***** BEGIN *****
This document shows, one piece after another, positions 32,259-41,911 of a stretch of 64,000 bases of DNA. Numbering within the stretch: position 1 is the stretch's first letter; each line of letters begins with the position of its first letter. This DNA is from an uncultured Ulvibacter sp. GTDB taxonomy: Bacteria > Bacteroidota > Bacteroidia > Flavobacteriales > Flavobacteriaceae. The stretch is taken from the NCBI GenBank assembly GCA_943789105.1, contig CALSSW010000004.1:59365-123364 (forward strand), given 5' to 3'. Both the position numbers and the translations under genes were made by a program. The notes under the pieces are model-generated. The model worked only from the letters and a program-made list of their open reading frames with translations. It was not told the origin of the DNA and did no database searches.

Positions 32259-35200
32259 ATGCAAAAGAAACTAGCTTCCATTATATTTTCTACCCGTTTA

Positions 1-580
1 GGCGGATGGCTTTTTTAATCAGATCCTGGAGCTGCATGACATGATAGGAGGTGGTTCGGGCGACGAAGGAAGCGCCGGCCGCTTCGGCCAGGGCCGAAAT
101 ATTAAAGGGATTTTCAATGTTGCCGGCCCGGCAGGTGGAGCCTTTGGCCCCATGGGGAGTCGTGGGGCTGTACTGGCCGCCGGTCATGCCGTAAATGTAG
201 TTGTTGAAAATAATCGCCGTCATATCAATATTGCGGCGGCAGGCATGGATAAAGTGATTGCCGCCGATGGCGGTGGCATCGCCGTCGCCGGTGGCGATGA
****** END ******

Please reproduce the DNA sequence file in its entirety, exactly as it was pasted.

This document shows, one piece after another, positions 32,259-41,911 of a stretch of 64,000 bases of DNA. Numbering within the stretch: position 1 is the stretch's first letter; each line of letters begins with the position of its first letter. This DNA is from an uncultured Ulvibacter sp. GTDB taxonomy: Bacteria > Bacteroidota > Bacteroidia > Flavobacteriales > Flavobacteriaceae. The stretch is taken from the NCBI GenBank assembly GCA_943789105.1, contig CALSSW010000004.1:59365-123364 (forward strand), given 5' to 3'. Both the position numbers and the translations under genes were made by a program. The notes under the pieces are model-generated. The model worked only from the letters and a program-made list of their open reading frames with translations. It was not told the origin of the DNA and did no database searches.

Positions 32259-35200
32259 ATGCAAAAGAAACTAGCTTCCATTATATTTTCTACCCGTTTA

Positions 1-580
1 GGCGGATGGCTTTTTTAATCAGATCCTGGAGCTGCATGACATGATAGGAGGTGGTTCGGGCGACGAAGGAAGCGCCGGCCGCTTCGGCCAGGGCCGAAAT
101 ATTAAAGGGATTTTCAATGTTGCCGGCCCGGCAGGTGGAGCCTTTGGCCCCATGGGGAGTCGTGGGGCTGTACTGGCCGCCGGTCATGCCGTAAATGTAG
201 TTGTTGAAAATAATCGCCGTCATATCAATATTGCGGCGGCAGGCATGGATAAAGTGATTGCCGCCGATGGCGGTGGCATCGCCGTCGCCGGTGGCGATGA